Pound Sterling is expected to stay above 2016 lows going forward with the currency set to benefit as the Brexit story grows stale.
At current levels, GBP is well below where it should be were value purely determined by strength of the economy.
Despite the UK being one of the fastest growing G10 countries in 2016, Sterling languishes within touching-distance of multi-year lows against the majority of its rivals confirming that this is a political and sentiment-driven currency.
"GBP should remain supported for now. GBP has converted into a political currency, but this week could see UK politics and economics point both towards GBP strength with tomorrow’s UK Q4 GDP report suggesting strength," says Hans Redeker at Morgan Stanley in London.
Agreeing on this concept are analysts at BNP Paribas, the French investment banking giant who believe GBP is now trading near levels reflecting a worst-case scenario for trade and capital flows.
In their opinion, downside pressure should ease and further upside is now possible.
Why the Pound has Recovered
The GBP rallied sharply in response to UK Prime Minister Theresa May’s speech on 17 January, with GBPUSD posting its biggest daily gain since 2008.
Analysts at BNP Paribas view the price action as consistent with:
(1) FX markets having already priced in very negative expectations for the Brexit impact on sterling: The GBP is significantly undershooting our valuation model’s fair value under various Brexit scenarios.
(2) The market already being positioned very short GBP and short exposure likely having been extended further, ahead of May’s speech in response to several leaks to the press, as signalled by BNP Paribas FX Positioning Analysis.
(3) May sounding more conciliatory, positive and assured in her tone regarding negotiations. The fact that she acknowledged that single market access is incompatible with the UK’s double aim of extricating itself from European Court of Justice jurisdiction and regaining more control over immigration provides clarity.
“Finally, the fact that she reiterated that the government will aim for a transitional deal is a positive development for the GBP,” says Sam Lynton-Brown, an FX Strategist with BNP Paribas in London.
According to BNP Paribas’ in-house fair value estimation models, Sterling is notably undervalued.
The bank’s CLEER™ model - which stands for Cyclical Equilibrium Exchange Rate - provides a fair value for exchange rates based on macroeconomic variables.
“The model adds value by providing a quantitative framework around which we can analyse the impact of different Brexit scenarios on sterling by simulating what happens to the model’s input factors, one of which is the UK’s broad basic balance of payments (BBBoP),” says Lynton-Brown.
In recent years there have been substantial inflows into the UK – over the past 12 months (through Q3 2016) foreign direct investment and portfolio investment inflows have totalled 19% of GDP.
This easily outweighing the 5-6% of GDP current account deficit.
The result is that the UK is currently running a very positive broad basic balance of payments position.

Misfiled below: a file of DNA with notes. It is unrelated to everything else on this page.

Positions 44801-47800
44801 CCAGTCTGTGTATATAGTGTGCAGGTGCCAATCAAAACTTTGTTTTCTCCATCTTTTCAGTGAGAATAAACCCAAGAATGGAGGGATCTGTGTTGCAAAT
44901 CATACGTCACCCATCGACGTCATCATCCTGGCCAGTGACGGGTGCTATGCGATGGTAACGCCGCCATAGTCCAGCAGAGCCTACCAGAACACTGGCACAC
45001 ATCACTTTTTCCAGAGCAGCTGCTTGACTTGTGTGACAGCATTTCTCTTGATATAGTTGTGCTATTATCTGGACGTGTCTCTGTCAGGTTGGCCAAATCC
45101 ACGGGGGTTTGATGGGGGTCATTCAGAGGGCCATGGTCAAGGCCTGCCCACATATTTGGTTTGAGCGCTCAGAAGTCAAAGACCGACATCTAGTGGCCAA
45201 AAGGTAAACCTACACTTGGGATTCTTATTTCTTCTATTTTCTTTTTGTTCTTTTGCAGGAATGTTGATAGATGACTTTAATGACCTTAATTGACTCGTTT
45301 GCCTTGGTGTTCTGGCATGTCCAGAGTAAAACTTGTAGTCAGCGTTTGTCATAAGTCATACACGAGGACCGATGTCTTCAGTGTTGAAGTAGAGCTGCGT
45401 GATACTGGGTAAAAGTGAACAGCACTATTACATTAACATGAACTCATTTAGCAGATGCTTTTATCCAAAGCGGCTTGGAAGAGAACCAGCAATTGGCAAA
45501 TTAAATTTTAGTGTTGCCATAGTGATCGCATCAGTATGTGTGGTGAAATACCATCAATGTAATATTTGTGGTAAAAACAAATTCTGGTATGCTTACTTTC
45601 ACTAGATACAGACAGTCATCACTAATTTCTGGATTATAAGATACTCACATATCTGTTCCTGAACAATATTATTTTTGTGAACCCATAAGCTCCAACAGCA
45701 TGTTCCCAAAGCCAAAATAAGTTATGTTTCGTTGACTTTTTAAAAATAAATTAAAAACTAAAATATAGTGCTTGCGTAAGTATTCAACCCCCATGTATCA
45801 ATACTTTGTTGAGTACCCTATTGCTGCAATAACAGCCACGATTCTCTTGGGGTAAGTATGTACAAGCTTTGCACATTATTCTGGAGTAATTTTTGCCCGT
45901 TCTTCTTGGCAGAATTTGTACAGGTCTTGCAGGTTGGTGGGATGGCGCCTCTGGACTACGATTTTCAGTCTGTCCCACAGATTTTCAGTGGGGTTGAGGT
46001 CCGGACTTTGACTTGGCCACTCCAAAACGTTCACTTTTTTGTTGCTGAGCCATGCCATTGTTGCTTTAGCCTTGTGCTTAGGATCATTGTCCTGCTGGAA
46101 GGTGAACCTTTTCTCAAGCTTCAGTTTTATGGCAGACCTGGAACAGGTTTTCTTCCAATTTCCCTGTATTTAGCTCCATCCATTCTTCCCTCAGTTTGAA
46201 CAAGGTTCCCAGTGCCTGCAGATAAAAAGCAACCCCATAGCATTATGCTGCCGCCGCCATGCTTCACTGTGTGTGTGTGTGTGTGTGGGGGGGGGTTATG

In previous periods of UK crisis (the early 1990s, the 2000 stock market crash and the global financial crisis), analysts note the BBBoP reached -10% of GDP.
“If we simulate the extreme scenario of a decline in the UK’s BBBoP from 13.9% currently (4q sum through Q3 2016, % of GDP) to -10% of GDP, which is an extreme scenario, CLEER™ signals GBPUSD fair value at 1.30. Hence, GBPUSD at 1.20 is significantly undershooting,” says Lynton-Brown.
Lynton-Brown expects long-term-oriented investors to be buyers below GBPUSD 1.20.
Pound Pricing in Substantial Money Outflows
However, undervaluation is by no means a prelude to a recovery.
BNP Paribas note that a currency tends to undershoot its CLEER by 5-10% when its central bank is engaged in quantitative easing (QE) – as we have observed in the past.
"This provides a simulated fair value of 1.18. The bottom line is that our valuation metrics suggest FX markets are already pricing in expectations for substantial financial account outflows from the UK as well as continued very accommodative policy from the Bank of England," says Lynton-Brown.
These expectations will no doubt be related to expectations that the UK economy is likely to slow as a result of Brexit going forward.
Brexit now a Repetitive Story
BNP Paribas economists note that the European electoral calendar which suggests progress on Brexit negotiations could be limited in 2017.
Hence, they do not expect much meaningful convergence of the UK and EU negotiating positions until later this year or early 2018.
"Following May’s speech, there could start a period where the news-flow around Brexit slows down and becomes repetitive. In this scenario, some short GBP exposure would probably be reduced, resulting in a low volatility rise in Sterling," says Lynton-Brown.
BNP Paribas Forecasts
Analysts are forecasting the GBP/USD rate to trade at 1.24 in mid-2017 ahead of a climb to 1.25 by year-end.
The EUR/GBP rate is forecast at 0.82 in mid-year, ahead of a fall to 0.80 by the end of 2017.
From a GBP into EUR perspective, this equates to 1.2195 and 1.25 respectively.